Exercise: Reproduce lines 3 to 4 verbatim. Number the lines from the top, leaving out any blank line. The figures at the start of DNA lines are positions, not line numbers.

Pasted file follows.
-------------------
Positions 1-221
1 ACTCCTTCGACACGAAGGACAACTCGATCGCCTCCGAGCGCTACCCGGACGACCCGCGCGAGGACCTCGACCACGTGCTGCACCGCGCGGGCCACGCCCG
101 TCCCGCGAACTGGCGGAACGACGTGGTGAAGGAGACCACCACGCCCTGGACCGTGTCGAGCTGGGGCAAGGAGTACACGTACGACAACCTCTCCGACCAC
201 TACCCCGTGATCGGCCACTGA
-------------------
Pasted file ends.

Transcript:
101 TCCCGCGAACTGGCGGAACGACGTGGTGAAGGAGACCACCACGCCCTGGACCGTGTCGAGCTGGGGCAAGGAGTACACGTACGACAACCTCTCCGACCAC
201 TACCCCGTGATCGGCCACTGA